Dubai: The 22nd edition of the Dubai International Holy Quran Award (DIHQA) begins on Thursday with a series of lectures that will continue till the sixth day of Ramadan.
According to DIHQA organisers, the lecture programme will have eminent scholars addressing the faithful for six nights at the Dubai Chamber, while the seven-night women-only programme will be held at Dubai Women’s Association.
Apart from the main lecture series, eight other lectures will be held in different languagues for expatriates, at the Shaikh Rashid Bin Maktoum Al Maktoum Indoor Sports Hall of Al Wasl Sports Club.
Following the lecture programme, the much anticipated Quran competition will begin on the seventh day of Ramadan, or May 23, with the participation of a record 104 Quran memorisers from around the world.
One of the biggest competitions of its kind in terms of prize money and participation, the annual contest has inspired hundreds of youngsters from around the world to take up memorisation of the Quran.
Spreading its reach further with every passing year, the competition this year has attracted 104 entries. Last year, 103 participants began the contest but 12 were disqualifed before the final round for not being up to the minimum standard.
A brainchild of His Highness Shaikh Mohammad Bin Rashid Al Maktoum, Vice-President and Prime Minister of the UAE and Ruler of Dubai, the award was established in order to encourage young Muslims to memorise and understand the Quran, and to spread the Quranic values of peace and love.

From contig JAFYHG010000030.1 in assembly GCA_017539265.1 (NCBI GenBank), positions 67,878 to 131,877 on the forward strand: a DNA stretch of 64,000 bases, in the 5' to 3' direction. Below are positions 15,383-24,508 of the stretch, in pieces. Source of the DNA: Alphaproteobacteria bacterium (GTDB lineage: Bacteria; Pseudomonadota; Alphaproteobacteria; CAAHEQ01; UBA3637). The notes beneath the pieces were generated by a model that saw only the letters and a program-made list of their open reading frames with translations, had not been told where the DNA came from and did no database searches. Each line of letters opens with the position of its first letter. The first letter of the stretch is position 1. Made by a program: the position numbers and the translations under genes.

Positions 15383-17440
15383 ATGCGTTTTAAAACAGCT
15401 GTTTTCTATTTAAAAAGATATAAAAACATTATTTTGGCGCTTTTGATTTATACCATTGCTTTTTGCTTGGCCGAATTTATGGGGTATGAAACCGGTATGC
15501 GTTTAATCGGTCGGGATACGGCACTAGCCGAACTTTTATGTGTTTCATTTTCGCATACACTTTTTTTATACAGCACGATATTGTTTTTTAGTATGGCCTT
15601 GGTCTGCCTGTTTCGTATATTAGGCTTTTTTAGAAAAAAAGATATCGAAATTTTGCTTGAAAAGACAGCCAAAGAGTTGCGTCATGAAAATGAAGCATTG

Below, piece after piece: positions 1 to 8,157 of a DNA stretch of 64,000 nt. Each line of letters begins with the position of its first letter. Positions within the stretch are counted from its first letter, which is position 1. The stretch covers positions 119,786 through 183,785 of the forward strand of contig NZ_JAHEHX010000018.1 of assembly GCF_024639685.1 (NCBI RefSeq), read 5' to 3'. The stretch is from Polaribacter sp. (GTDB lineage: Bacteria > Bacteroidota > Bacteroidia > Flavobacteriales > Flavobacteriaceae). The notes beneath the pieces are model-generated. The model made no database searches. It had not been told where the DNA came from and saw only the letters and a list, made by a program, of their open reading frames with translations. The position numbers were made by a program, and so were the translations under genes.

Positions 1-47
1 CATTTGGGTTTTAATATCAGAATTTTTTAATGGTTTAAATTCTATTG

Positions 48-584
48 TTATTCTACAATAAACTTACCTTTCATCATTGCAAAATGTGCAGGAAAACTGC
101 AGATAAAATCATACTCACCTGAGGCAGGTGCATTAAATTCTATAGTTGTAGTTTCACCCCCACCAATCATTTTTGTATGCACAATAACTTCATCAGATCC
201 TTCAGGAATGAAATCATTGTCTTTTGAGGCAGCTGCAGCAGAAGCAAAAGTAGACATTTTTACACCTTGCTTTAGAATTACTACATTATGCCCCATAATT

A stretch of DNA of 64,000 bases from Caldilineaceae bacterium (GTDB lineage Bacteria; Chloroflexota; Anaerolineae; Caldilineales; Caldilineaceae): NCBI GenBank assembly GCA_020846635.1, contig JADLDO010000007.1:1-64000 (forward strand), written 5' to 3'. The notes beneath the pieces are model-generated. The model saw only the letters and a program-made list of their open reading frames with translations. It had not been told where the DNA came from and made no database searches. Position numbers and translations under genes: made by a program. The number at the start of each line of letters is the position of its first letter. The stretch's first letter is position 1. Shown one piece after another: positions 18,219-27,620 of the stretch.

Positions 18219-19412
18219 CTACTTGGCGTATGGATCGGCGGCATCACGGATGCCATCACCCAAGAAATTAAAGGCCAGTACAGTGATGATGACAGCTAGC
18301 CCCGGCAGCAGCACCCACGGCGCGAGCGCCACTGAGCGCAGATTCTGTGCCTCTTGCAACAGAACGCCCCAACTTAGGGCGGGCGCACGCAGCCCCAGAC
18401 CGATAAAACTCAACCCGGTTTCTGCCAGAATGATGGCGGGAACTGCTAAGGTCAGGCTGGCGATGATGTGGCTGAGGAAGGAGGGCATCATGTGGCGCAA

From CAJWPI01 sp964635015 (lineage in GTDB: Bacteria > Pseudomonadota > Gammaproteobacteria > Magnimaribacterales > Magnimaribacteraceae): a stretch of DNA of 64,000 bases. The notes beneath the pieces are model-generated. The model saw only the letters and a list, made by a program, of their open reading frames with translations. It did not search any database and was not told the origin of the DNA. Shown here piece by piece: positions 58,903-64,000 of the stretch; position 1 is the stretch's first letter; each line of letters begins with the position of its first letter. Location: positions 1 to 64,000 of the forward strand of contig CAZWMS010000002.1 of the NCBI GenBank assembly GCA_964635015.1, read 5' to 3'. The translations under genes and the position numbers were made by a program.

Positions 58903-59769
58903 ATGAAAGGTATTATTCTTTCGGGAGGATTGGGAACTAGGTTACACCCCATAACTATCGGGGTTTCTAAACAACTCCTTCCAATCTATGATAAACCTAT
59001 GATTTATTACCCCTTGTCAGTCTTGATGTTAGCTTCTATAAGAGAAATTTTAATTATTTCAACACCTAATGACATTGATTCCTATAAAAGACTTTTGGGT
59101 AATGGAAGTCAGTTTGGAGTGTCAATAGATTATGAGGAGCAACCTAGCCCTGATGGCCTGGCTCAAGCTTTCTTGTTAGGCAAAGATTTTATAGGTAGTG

The competition involves reciting eloquently passages of the Quran from memory, with each contestant having to recite from five different passages randomly chosen by a computer software. It also has a segment for the most beautiful recitation.
“Each participant needs to have memorised the enitre Holy Quran perfectly and should also recite it eloquently from the passages they are asked to recite,” said Ahmad Al Zahid, member of the organising committee and Head of DIHQA’s media unit.
As usual, the popular annual event will be held at the main auditorium of the Dubai Chamber of Commerce and Industry headquarters.
According to the organisers, more than 500 questions have been prepared for the contestants this year and they will be put to the participants randomly through a software programme.
Last year, Bangladesh’s Mohammad Tariqul Islam won the top prize of Dh250,000, keeping up his country’s reputation of producing soulful reciters.
In the competition’s 21-year history, participants from Saudi Arabia and Bangladesh have bagged the coveted prize the highest number of times.
The second and third prize winners walk away with Dh200,000 and Dh150,000 respectively.
Another important segment of DIHQA is the Islamic Personality of Year Award, the candidate for which has not been annouced so far this year.
Last year, Saudi King Salman Bin Abdul Aziz was named Islamic Personality of the Year for his relentless efforts in unifying the the Arab and Muslim world.
Over the years, the Islamic Personality of the Year honour has been won by several prominent personalities from around the world including Shaikh Sudais, the Grand Imam of Masjid Al Haram in Makkah, American Islamic preacher Yousuf Estes and UAE’s Mother of the Nation Her Highness Shaikha Fatima Bint Mubarak, who was honoured in 2015.